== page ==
Pelicans’ Jose Alvarado is still sneaking up on the NBA: ‘He just plays fierce’

Editor’s note:  This story was originally published on Nov. 14, 2022.

“You can’t be small and miss 3s,” Jose Alvarado said to himself. The 6-foot-nothing guard had biffed a couple consecutively in a shooting drill with the Birmingham Squadron, the New Orleans Pelicans’ G League affiliate, and this was simply unacceptable.

“It’s hilarious,” Squadron coach T.J. Saint said. “But he’s really intense. It’s serious. He’s serious about it.”

Saint, an assistant coach on last year’s staff, recalled Alvarado peppering him and former coach Ryan Pannone with questions during timeouts and coaching up his teammates in huddles. On the court during warmups on the second night of a back-to-back, Alvarado approached Saint, calling himself out for a shaky performance in the previous game.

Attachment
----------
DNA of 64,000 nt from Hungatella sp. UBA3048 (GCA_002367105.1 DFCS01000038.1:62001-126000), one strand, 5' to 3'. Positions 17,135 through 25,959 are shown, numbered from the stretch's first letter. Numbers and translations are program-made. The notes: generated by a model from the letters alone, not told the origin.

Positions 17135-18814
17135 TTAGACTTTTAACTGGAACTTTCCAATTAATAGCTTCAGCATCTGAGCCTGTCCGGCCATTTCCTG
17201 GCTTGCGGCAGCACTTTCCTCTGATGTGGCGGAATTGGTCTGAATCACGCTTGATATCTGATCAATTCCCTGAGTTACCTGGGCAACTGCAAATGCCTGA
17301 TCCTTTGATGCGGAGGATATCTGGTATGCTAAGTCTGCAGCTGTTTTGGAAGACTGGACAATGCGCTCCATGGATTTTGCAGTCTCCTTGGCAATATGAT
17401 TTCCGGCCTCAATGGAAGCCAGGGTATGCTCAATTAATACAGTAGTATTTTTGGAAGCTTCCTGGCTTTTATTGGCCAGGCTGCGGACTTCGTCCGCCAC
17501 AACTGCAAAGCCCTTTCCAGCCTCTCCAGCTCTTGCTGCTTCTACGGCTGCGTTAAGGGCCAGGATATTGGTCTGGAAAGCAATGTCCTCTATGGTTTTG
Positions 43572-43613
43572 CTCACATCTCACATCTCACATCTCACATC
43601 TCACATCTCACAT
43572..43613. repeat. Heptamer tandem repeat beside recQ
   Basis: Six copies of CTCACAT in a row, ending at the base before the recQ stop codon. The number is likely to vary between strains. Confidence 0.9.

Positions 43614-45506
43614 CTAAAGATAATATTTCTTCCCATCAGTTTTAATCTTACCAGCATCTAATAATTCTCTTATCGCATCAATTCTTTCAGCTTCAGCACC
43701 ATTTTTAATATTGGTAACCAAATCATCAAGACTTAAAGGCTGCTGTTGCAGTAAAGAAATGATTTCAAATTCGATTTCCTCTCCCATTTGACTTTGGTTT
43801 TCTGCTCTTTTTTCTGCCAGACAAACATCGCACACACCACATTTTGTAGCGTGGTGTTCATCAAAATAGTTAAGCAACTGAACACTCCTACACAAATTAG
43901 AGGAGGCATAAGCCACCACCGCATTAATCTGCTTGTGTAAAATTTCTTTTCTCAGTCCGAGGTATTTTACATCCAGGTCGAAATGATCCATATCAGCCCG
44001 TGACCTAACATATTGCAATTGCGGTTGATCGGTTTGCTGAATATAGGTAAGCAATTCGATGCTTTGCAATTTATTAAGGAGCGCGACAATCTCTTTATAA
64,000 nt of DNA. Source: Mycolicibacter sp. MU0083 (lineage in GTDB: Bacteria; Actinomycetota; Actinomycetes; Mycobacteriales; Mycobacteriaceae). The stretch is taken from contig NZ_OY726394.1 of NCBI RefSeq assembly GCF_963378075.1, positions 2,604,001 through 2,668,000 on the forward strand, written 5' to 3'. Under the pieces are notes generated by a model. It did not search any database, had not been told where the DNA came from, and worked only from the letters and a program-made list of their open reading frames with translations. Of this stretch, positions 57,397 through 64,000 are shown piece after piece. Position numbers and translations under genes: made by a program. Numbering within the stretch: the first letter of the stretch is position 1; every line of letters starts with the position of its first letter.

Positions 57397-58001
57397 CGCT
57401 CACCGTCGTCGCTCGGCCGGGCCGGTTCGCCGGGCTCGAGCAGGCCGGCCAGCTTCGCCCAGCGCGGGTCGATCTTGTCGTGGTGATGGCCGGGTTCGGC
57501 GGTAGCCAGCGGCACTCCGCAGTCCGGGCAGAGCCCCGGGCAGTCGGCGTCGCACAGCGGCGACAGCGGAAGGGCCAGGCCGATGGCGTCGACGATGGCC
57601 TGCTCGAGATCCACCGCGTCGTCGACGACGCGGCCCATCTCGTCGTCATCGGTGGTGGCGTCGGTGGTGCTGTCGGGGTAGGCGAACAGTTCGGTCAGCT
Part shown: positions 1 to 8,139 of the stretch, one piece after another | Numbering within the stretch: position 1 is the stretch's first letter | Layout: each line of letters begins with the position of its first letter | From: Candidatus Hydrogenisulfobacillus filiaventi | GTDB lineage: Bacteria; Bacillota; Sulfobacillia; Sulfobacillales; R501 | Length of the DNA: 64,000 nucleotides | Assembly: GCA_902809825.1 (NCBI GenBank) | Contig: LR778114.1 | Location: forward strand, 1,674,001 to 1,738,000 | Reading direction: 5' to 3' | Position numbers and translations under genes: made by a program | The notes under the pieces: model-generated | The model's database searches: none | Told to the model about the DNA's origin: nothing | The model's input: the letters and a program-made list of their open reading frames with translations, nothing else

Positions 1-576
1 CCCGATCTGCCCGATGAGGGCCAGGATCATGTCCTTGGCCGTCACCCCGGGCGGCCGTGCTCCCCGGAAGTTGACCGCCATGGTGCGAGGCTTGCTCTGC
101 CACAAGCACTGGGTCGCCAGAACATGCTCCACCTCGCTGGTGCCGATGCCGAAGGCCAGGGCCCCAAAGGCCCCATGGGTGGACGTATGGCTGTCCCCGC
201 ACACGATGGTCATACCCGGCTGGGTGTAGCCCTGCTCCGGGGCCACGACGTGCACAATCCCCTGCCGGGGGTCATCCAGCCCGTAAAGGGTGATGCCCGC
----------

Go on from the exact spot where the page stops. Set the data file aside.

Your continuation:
“I’ll never forget this,” Saint said. “He’s like, ‘Hey, keep it real with me: If I keep playing like that, what do you think next year?'”

Alvarado was on a two-way contract, which is worth half of the NBA rookie minimum salary and limited him to a maximum of 50 games with New Orleans. He suggested that, if he did not sharpen up, the best he could hope for would be an Exhibit 10, a training-camp deal that can be converted to a two-way. Saint told Alvarado that he needed to play better, but there was lots of season left. 

Was there ever: Alvarado had about 40 minutes of garbage time on his Pelicans resume when he arrived in Birmingham. When his rookie season was over, he’d played more games in the NBA playoffs than in the G League. He had also signed a four-year contract with New Orleans and established himself as both a rotation player and a cult hero. 

Alvarado’s signature move, “Grand Theft Alvarado,” paired irresistibly well with his story. The man snuck up on everybody.